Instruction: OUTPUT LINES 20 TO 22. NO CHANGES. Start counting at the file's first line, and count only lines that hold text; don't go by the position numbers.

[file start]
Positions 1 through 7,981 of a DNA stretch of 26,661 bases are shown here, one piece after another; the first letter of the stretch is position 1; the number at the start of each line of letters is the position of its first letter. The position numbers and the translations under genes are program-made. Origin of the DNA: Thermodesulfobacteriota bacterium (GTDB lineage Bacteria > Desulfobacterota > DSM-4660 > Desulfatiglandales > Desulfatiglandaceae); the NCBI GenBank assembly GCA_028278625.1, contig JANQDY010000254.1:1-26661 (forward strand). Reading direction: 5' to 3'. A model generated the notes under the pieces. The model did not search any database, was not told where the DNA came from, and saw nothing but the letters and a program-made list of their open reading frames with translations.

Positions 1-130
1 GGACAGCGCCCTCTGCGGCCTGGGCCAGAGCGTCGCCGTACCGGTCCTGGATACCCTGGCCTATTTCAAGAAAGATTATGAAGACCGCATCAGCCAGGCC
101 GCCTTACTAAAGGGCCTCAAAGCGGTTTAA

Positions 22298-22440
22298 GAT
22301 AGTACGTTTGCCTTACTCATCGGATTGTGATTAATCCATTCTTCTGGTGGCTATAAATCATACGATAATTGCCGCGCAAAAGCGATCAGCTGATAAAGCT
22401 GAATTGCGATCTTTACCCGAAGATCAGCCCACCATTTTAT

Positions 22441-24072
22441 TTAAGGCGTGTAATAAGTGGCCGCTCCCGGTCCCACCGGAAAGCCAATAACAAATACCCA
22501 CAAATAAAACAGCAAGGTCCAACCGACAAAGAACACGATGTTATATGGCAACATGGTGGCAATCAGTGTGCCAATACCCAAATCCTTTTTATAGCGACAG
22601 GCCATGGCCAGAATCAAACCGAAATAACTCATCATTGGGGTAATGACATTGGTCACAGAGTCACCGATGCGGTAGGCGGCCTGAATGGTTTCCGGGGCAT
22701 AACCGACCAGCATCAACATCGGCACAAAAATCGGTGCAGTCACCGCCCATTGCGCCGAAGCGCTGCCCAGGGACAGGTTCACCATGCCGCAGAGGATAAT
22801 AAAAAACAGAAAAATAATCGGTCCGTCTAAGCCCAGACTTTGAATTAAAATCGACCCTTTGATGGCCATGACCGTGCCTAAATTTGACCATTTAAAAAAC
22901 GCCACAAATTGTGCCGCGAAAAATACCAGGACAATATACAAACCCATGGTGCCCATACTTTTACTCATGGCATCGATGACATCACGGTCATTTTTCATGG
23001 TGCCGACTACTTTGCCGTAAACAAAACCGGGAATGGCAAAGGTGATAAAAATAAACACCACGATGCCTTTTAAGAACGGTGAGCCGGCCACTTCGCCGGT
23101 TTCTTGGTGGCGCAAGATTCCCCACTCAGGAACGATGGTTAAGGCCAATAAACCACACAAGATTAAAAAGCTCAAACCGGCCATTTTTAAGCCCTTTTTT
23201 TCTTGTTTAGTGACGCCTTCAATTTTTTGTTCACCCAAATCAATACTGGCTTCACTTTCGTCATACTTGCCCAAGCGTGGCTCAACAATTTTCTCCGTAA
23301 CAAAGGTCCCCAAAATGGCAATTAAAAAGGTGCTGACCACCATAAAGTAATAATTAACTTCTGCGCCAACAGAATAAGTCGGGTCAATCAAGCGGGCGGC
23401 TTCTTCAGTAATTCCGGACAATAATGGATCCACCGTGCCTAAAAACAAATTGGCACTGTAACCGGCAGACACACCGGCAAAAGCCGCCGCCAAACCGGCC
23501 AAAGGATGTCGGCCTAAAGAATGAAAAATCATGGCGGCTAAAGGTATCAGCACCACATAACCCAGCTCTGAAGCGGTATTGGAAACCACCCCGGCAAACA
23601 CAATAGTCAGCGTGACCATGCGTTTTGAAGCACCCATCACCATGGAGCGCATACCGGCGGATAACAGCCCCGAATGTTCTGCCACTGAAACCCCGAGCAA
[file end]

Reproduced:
23401 TTCTTCAGTAATTCCGGACAATAATGGATCCACCGTGCCTAAAAACAAATTGGCACTGTAACCGGCAGACACACCGGCAAAAGCCGCCGCCAAACCGGCC
23501 AAAGGATGTCGGCCTAAAGAATGAAAAATCATGGCGGCTAAAGGTATCAGCACCACATAACCCAGCTCTGAAGCGGTATTGGAAACCACCCCGGCAAACA
23601 CAATAGTCAGCGTGACCATGCGTTTTGAAGCACCCATCACCATGGAGCGCATACCGGCGGATAACAGCCCCGAATGTTCTGCCACTGAAACCCCGAGCAA